Proposal for the existence of a nasogastric reflex in humans, as a potential cause of upper gastrointestinal symptoms

Mohammadali Mohajel Shoja, R. Shane Tubbs, Khalil Ansarin, Ramin M. Farahani

Research output: Contribution to journalArticle

6 Scopus citations

Abstract

The nose is a gateway of air from the environment to the body and with its rich innervation from the olfactory and trigeminal nerves plays a critical role as a sensor in both human beings and primitive animals. Irritation of the nasal or paranasal mucosa may initiate a severe bradycardia, apnea, and vasoconstriction and increase the pulmonary airflow resistance. However, the interaction between nasal mucosa and the upper gastrointestinal tract is more often than not neglected in the clinical literature. We propose that a nasogastric reflex might exist with its afferent and efferent loops being the trigeminal and vagus nerves, respectively. The central connection of these loops is located at the pontomedullary level. The sensory inputs from the nasal mucosa to the general somatic afferent component of the brainstem including the pontine and medullary trigeminal nucleuses may induce the neighboring nucleus of the solitary tract and dorsal motor nucleus of the vagus. This initiates, via the efferent fibers of the vagus nerve, the manifestations of the vagal stimulation. The presence of a nasogastric reflex may warrant considerations as diseases of nose and paranasal sinuses may be the cause upper gastrointestinal symptmatology.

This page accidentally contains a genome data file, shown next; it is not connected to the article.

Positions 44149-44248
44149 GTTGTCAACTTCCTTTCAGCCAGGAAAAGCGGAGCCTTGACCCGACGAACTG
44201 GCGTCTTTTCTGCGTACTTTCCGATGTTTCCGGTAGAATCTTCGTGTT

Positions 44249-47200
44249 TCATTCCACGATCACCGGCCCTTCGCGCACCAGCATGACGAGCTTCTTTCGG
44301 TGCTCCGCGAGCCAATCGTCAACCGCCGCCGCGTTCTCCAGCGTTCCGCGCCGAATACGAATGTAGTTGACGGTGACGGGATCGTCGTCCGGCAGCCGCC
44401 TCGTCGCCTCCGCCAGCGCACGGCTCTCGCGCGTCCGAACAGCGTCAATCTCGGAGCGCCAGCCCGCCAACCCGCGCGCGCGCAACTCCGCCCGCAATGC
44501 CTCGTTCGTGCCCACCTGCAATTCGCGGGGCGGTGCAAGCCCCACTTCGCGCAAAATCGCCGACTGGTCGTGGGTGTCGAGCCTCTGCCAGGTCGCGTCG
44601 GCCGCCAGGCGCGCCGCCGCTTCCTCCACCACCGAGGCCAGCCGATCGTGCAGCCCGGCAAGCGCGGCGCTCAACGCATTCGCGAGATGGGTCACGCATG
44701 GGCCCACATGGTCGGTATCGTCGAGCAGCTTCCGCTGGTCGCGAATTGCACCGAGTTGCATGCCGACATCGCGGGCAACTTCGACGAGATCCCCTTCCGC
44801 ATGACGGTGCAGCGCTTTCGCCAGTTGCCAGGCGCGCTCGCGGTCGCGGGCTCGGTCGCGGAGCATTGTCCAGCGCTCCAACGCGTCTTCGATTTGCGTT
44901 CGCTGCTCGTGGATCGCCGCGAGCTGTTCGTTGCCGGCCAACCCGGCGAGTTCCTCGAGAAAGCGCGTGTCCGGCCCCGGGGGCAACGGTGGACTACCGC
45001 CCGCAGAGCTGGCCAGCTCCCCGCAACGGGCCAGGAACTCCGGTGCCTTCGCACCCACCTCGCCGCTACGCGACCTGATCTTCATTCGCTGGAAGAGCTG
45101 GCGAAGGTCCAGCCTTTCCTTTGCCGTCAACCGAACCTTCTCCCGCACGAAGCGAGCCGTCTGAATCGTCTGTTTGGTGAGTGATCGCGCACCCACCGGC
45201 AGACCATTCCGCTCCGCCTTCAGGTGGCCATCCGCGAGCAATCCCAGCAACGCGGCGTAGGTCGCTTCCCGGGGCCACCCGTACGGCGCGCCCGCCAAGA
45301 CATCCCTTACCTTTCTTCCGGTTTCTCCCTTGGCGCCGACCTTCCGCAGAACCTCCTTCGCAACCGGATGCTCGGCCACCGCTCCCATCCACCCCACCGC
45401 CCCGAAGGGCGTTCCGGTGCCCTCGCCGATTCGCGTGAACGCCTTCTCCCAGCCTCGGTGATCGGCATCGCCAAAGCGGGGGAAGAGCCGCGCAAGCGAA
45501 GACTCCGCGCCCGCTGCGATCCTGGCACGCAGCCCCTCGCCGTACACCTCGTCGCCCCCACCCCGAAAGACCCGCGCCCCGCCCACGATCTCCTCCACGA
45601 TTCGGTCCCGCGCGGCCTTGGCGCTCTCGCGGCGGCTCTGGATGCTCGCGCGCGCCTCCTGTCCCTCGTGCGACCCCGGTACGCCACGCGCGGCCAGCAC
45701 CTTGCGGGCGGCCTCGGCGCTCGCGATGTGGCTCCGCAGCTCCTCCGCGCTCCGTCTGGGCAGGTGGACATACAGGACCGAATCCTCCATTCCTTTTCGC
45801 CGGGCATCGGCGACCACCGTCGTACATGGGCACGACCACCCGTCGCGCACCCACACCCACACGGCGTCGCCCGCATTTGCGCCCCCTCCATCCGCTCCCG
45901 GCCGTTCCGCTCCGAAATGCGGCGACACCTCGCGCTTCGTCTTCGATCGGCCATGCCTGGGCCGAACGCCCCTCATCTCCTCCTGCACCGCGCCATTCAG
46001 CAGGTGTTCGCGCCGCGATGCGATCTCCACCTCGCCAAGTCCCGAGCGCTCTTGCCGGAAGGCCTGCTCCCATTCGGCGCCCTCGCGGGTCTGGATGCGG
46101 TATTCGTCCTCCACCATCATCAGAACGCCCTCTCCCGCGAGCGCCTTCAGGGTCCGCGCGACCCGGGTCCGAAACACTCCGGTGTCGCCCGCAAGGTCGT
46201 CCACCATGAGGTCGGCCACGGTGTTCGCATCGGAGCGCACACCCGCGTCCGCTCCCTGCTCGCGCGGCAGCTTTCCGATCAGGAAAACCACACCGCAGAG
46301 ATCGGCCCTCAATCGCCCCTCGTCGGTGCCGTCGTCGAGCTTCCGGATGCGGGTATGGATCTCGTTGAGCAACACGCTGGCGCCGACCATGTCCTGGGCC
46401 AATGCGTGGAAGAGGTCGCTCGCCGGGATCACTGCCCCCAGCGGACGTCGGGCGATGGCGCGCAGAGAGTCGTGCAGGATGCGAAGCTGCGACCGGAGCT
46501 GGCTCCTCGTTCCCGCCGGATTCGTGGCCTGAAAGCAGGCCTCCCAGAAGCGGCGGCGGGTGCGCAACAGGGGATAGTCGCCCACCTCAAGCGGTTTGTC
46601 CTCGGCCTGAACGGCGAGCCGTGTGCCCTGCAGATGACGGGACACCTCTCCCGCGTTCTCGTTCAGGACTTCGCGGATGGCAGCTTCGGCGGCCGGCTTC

Original languageEnglish (US)
Pages (from-to)346-348
Number of pages3
JournalMedical Hypotheses
Volume69
Issue number2
DOIs
StatePublished - May 31 2007
Externally publishedYes

ASJC Scopus subject areas

  • Developmental Biology
  • Medicine(all)
  • Drug Discovery

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